Registered Education Providers (R.E.P.s) are organisations that have been approved by the Project Management Institute that offers project management training. You should enroll in a training course on PMP® as they provide you with study material, and educate you on the best practices for PMP® exam preparation. Moreover, they give the 35 contact hours’ training certificate, which is a necessity for you to be eligible for the PMP® exam.
Prepare a study plan that will help you prepare and cover all the activities needed for your PMP® Certification. It is recommended that you break your study sessions into smaller time frames and plan it in a way that includes all the major things like reading the PMBOK® Guide, studying various materials, practicing various mock tests, etc.
No matter what preparation tool or resource you use, it is always recommended to study from the PMBOK® Guide. Along with it, you can also review study materials that are provided by different R.E.P.s and reputable organizations. It will help you prepare well for your examination.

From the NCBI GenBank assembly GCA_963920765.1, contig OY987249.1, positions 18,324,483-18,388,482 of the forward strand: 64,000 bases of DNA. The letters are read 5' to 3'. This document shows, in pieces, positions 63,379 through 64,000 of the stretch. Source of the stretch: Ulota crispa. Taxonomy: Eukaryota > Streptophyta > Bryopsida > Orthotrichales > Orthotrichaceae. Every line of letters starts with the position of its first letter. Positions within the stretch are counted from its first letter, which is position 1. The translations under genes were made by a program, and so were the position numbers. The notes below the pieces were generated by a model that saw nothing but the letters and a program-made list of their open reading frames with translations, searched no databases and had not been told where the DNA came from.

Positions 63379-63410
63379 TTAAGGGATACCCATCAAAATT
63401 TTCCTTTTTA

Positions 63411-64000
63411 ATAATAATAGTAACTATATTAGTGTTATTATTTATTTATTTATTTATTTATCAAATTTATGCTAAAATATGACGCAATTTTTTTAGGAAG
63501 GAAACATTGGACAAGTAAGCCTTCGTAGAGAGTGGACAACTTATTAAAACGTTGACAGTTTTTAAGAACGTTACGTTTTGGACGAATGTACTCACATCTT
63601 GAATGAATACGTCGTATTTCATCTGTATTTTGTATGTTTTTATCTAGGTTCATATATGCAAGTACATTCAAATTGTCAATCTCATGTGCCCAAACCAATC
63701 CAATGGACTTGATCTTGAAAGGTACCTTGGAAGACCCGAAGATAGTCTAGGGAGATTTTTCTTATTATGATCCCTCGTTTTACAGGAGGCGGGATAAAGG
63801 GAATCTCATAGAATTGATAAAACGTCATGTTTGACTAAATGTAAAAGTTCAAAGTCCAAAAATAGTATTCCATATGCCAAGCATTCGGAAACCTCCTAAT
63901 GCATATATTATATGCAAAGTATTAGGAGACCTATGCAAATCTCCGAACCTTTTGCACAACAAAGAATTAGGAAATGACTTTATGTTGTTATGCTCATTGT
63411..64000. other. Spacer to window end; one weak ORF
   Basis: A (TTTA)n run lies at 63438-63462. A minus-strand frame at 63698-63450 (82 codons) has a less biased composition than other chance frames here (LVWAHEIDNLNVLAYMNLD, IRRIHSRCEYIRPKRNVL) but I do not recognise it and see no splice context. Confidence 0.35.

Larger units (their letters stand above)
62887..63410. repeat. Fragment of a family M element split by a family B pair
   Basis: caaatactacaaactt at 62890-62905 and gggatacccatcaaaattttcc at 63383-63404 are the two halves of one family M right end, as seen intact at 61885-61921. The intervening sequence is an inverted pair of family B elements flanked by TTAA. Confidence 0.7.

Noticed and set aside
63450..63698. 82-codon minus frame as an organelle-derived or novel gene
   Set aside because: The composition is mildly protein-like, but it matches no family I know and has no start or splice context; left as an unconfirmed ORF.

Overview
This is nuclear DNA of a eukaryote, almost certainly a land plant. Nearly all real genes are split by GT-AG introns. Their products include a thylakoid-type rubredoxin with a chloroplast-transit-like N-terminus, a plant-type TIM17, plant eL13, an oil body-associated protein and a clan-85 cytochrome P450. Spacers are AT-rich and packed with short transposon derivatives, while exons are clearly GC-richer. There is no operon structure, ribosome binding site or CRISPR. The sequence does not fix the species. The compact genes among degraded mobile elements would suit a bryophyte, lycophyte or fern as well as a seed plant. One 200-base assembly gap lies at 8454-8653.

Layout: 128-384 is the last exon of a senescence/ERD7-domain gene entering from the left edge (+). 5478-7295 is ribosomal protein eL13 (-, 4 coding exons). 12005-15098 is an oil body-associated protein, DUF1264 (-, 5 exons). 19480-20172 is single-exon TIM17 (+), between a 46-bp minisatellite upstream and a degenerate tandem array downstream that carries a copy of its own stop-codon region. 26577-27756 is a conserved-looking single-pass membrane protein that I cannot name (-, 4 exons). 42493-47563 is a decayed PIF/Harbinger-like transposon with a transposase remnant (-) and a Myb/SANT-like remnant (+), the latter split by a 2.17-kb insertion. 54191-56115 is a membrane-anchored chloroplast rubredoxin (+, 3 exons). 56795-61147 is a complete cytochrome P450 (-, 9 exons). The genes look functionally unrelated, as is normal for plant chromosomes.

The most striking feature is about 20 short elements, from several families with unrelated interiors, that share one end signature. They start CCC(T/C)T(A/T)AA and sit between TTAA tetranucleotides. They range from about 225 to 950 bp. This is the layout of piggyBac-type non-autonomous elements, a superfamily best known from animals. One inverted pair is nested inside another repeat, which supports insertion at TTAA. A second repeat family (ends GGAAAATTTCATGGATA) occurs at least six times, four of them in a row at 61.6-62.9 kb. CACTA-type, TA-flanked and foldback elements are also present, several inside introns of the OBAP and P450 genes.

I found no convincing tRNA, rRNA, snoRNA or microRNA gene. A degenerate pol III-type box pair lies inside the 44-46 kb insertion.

Before taking any exam, it is always advised to take up mock tests as they act as an indicator for your readiness to take the examination. You should take mock tests so that you know where you lack in your project management knowledge. Once you have done that, you can focus on the topics or areas where you lag and work on them.
Another added advantage of taking mock tests would be that you’ll get a practice to sit for four hours at a stretch without losing focus.
Forming study groups while preparing for an examination is always helpful. In case you don’t find any study group, initiate forming one. There are various benefits that one experiences due to study groups, like:
Another suggested method of preparing for your PMP® certification exam is by practicing the questions with the PM Exam Simulator. You can use this site to take up your practice exam in three modes, namely:
You can avail free Exam Simulator for three days. If you are ready to answer 85% or more of the sample or practice questions on your first try then you are ready to take your PMP® certification exam.
Preparing for PMP® examination can get tedious. Hence it is necessary that you gain knowledge from all possible directions and practice rigorously for the examination.
Out of all the types of questions that are asked, ITTO, Mathematical and Situational based questions are the time taking ones. As the saying goes, practice makes a man perfect.
Start your preparation in time to achieve your dream job. All the best!